The 2020 Democratic National Convention will take place over four nights from Aug. 17-20 and will air live from 9:00-11:00 p.m. Eastern each night.
Making history this year, seven Native American delegates from South Dakota will take part in the virtual national convention. Of the 28 Delegates from South Dakota, seven are Lakota tribal citizens, and they comprise 25 percent of the state’s Democratic representation at the DNC.
In a historical move, the South Dakota Democratic Party elected Delegate Kellen Returns From Scout as their Delegation Chair. Kellen has been a campaign organizer and works as the Budget/Finance Officer for the Great Plains Tribal Chairman’s Association. Becoming a delegate was a natural choice and one that was made with ancestors in mind.
“I ran to be a delegate because I wanted to be able to say that I actually put myself out there, further educated myself about the issues, and fulfilled my civic responsibility. At the end of the day, I will have exercised a right that was withheld from our great grandparents and grandparents, a right that so many fought and died for. Personally, I will be exercising the right that my own grandfathers fought to protect – and in some cases were denied, despite proudly serving and fighting for our flag,” he said.
Kellen, who is Oglala Lakota, shared his outlook on political engagement, saying it exists “as a fractured process, where people seek to score social media points and live in political sound bites. That isn’t real engagement… It only creates division and inaction.”
Stepping up and actively engaging in the political process is essential to solving problems and addressing issues, said the Delegation Chair.
Another notable Delegate is Remi Bald Eagle, Mnicoujou, of the Cheyenne River Sioux Tribe. Bald Eagle is active within the state Democratic Party, having co-chaired the State Democratic Convention and co-chaired the Subcommittee on Natural Resources and Environment. He is also on the newly-formed Native Caucus Committee.
Bald Eagle, who serves as the Cheyenne River Sioux Tribe Intergovernmental Affairs Coordinator, is running for South Dakota Public Utilities Commissioner. He will be on the Statewide ballot Nov. 3.
“I’m excited to be a part of the South Dakota delegate contingent filled with strong leaders which represent so much of the Oceti Sakowin (Seven Council Fires). This shows the Democratic Party of South Dakota’s commitment to include all South Dakotans in future of the state and nation,” said Bald Eagle.
Instilling a sense of community and awareness ensures “that our young people understand the significance and power of voting” and that “our government is only effective when the make-up of the people who govern, accurately reflects the people who are governed,” said Returns From Scout.
With the large amount of indigenous Delegates representing the State, the South Dakota Democratic Party is implementing their platform, which advocates for “candidates who reflect the diversity and breadth of experience of all South Dakotans.”
What Is A Delegate?
According to Ballotpedia.com, Delegates are individuals chosen to represent their state at their party’s national nominating convention. They are typically party activists, local political leaders, or early supporters of a particular presidential candidate. They are either selected in primaries, caucuses, or local party conventions, or included because of their positions as elected representatives or members of the party leadership.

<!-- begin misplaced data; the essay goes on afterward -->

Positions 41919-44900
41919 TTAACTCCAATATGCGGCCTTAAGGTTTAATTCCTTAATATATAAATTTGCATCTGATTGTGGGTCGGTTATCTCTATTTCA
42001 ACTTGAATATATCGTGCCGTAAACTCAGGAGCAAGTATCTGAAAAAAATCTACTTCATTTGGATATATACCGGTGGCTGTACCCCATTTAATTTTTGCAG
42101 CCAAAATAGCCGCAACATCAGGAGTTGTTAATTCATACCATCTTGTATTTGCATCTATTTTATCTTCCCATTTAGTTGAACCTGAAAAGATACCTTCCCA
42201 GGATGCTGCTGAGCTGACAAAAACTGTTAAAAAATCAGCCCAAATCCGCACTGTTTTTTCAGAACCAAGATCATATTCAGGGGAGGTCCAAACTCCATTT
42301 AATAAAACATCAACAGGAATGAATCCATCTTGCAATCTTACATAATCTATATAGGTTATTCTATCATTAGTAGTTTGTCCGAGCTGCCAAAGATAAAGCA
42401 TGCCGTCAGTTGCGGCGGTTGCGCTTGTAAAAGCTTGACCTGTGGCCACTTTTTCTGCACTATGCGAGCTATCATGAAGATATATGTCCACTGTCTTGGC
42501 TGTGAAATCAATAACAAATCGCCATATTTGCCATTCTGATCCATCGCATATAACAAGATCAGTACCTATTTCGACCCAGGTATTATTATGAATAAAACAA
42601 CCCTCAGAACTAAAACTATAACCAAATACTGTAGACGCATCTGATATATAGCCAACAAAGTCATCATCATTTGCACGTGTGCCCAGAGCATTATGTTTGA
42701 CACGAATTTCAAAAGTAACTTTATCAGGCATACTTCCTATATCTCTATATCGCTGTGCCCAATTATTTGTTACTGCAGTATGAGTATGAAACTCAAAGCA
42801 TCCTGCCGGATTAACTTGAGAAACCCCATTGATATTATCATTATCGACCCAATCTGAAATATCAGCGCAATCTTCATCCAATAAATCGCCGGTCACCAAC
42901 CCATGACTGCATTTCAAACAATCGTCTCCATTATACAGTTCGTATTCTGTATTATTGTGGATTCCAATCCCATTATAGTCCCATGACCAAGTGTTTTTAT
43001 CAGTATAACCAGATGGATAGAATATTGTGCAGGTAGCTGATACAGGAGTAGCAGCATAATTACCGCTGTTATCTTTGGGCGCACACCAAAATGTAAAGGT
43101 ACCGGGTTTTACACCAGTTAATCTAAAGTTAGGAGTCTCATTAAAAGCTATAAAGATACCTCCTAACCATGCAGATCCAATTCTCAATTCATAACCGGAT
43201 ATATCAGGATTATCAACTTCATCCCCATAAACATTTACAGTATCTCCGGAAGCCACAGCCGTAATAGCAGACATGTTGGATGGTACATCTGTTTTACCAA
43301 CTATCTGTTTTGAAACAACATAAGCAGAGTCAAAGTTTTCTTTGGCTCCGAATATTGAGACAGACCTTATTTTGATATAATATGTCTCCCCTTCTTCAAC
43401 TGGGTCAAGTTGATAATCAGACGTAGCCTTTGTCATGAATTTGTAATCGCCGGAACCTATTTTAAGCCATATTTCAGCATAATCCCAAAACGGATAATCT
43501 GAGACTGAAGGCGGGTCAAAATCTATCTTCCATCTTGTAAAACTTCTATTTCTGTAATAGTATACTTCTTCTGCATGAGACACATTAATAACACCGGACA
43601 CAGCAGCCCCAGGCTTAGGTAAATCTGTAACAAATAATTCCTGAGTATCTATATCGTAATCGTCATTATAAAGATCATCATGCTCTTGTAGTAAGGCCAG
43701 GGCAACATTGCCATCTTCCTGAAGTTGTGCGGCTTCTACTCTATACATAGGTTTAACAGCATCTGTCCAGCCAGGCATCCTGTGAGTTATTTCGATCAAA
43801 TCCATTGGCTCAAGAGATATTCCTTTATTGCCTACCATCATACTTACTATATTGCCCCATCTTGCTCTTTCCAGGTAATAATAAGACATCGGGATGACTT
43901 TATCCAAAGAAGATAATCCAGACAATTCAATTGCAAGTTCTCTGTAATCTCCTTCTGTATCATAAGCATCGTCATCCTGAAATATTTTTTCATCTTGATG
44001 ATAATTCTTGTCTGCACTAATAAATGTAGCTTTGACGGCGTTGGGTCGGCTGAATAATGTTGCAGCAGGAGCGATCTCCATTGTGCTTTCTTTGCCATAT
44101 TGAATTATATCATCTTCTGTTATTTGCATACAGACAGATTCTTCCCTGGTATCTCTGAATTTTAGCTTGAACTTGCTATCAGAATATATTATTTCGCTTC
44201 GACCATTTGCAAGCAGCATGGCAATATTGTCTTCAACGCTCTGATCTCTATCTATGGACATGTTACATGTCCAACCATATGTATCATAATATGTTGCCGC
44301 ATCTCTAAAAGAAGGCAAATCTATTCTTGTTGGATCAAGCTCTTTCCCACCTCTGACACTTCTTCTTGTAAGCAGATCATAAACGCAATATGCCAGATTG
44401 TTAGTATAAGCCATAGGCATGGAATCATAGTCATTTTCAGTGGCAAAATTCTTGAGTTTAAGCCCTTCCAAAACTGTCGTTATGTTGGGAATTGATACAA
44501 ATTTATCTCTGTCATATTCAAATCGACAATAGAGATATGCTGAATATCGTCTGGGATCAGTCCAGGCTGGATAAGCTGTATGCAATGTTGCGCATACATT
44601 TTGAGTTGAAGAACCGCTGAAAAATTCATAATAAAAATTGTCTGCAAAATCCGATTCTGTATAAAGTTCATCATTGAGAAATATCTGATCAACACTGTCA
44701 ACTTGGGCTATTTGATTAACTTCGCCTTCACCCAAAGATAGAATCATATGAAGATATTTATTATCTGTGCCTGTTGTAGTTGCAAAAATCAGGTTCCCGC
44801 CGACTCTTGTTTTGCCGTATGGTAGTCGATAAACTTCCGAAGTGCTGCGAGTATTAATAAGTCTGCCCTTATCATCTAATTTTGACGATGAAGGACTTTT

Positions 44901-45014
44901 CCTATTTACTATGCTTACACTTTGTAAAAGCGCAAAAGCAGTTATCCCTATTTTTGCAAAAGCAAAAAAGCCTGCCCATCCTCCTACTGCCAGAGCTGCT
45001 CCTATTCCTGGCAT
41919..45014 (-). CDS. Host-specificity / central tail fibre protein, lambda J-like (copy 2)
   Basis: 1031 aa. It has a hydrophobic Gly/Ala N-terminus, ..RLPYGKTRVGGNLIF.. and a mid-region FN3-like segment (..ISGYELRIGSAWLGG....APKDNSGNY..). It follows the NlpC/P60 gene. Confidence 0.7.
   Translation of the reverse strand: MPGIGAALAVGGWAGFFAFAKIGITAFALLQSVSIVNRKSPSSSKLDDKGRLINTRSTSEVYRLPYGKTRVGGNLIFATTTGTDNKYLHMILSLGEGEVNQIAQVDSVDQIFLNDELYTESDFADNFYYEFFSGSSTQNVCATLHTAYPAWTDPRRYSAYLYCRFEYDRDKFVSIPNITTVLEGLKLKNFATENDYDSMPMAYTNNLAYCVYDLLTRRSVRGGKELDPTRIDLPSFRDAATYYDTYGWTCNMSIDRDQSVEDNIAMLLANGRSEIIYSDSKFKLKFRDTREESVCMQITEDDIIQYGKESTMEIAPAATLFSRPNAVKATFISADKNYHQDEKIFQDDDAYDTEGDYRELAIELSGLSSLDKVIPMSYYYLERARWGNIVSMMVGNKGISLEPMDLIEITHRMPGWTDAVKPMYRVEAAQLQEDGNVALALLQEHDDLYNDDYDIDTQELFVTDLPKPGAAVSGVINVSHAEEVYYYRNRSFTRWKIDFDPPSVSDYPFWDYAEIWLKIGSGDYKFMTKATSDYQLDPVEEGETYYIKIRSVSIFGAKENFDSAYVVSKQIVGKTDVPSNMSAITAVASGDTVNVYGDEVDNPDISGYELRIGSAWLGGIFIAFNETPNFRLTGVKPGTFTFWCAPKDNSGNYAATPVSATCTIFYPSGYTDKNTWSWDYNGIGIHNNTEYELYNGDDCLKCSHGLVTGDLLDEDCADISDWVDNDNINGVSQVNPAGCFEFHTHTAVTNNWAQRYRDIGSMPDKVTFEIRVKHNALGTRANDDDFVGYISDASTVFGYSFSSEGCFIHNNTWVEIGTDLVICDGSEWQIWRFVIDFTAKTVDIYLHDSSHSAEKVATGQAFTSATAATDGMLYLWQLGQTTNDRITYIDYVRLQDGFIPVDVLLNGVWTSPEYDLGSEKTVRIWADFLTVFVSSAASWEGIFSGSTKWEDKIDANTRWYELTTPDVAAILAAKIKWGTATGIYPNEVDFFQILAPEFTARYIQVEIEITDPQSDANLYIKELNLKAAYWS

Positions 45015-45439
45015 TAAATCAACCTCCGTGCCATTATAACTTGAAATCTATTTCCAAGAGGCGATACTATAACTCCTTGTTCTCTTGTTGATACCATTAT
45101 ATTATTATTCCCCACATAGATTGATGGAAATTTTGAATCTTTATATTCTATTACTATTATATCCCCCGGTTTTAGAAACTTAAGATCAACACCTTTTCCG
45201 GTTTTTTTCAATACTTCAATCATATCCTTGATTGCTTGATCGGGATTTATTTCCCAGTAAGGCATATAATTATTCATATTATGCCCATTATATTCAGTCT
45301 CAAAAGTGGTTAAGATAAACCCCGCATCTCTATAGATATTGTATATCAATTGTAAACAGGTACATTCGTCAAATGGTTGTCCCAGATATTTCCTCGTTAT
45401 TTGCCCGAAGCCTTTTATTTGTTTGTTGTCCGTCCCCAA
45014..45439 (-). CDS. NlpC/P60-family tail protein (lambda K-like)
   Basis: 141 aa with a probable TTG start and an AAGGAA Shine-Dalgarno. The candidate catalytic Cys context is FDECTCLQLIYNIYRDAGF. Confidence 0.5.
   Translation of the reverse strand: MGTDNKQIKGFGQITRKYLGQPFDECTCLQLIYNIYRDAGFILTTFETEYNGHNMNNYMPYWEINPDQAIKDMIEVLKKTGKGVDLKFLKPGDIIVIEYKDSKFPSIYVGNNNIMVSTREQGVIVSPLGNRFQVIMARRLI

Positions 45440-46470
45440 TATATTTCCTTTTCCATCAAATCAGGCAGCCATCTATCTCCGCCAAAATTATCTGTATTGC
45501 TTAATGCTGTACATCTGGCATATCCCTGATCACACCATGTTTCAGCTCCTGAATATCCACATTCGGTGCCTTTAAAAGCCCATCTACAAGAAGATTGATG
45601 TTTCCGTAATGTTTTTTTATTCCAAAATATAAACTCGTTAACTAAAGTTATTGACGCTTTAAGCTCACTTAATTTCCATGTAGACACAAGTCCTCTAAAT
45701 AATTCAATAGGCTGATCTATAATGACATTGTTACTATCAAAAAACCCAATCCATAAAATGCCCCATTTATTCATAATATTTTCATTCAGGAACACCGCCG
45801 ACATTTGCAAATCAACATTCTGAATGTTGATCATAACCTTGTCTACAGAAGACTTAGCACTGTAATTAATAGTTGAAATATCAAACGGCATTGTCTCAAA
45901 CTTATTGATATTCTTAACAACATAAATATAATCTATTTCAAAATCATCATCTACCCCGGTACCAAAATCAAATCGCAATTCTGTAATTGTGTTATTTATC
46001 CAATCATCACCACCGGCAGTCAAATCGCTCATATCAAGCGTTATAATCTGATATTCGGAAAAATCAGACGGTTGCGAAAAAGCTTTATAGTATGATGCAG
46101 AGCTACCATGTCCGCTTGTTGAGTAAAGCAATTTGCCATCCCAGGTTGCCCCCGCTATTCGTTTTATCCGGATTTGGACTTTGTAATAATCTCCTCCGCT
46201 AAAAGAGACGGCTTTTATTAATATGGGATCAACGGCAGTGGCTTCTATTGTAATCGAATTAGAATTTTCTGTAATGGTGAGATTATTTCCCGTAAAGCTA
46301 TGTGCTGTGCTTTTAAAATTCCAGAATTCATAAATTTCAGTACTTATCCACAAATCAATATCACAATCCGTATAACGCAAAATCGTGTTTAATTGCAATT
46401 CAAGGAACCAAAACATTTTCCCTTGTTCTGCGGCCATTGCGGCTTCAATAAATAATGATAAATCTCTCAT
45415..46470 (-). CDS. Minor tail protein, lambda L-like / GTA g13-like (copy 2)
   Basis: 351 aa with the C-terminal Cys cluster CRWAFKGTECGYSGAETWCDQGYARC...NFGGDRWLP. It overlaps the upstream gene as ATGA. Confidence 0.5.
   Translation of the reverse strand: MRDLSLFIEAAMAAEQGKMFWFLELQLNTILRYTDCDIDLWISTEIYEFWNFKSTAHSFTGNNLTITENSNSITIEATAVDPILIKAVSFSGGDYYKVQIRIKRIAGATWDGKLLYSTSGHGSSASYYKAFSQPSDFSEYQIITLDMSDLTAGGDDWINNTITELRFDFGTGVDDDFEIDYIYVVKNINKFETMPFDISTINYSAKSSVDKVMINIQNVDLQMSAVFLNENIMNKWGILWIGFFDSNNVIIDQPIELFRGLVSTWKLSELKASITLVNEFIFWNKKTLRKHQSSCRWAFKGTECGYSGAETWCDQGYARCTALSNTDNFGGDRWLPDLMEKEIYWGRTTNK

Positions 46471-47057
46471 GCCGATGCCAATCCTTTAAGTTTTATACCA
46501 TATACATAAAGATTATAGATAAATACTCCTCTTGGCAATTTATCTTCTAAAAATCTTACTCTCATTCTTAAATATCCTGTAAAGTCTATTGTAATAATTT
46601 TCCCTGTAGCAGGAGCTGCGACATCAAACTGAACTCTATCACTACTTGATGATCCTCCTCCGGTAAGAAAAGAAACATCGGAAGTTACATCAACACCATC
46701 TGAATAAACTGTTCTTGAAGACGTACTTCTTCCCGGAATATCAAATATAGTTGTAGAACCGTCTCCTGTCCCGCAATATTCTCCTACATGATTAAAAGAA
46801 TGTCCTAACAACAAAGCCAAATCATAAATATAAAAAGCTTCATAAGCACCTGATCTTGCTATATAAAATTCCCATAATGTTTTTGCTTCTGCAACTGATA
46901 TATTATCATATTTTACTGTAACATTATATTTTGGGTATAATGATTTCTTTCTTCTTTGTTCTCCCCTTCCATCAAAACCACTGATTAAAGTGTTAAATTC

Delegates are allocated proportionally based on the outcome of each state’s primary contest. A candidate is typically only eligible to receive a share of the pledged delegates at stake if they win at least 15 percent of votes cast in a primary or caucus. That standard is referred to as the 15 percent threshold. Alternates attend the convention but do not vote unless a pledged delegate was unable to attend.
Political Awakening in Indian Country
According to U.S. Census Bureau information from 2018, the Native American population is 6.8 million, and has more than doubled the growth rate of the United States. From 2000 to 2016, the U.S. population grew 14 percent while the American Indian and Alaskan Native population experienced 35 percent growth.
The Native American vote is important. In 2016, Trump won Wisconsin by less than 1 percent, or just over 22,000 votes.
“There are over 31,000 Native Americans in the state. Given their likelihood to vote and their antipathy to Trump, these voters could potentially put Biden over the top,” reported Fox News this week.
Native Americans comprise an estimated 9 percent of South Dakota’s total population. With nearly 80,000 tribal citizens in the State, the Indian vote can impact local, state, and national races.
Virtual Democratic National Convention
In light of the nation’s continued challenges with the coronavirus pandemic, this year’s DNC will be conducted virtually. Presumptive presidential Democratic nominee Joe Biden will be formally nominated at the event.
Senator Bernie Sanders, Senator Elizabeth Warren, and former President Barack Obama and former First Lady Michelle Obama are some of the headlining speakers.
The DNC can be viewed via digital stream, online, on your mobile device, on television, and through smart speaker.
For more information about this year’s Democratic National Convention, visit www.demconvention.com.
(Originally published in West River Eagle on Aug. 12. Republished with permission)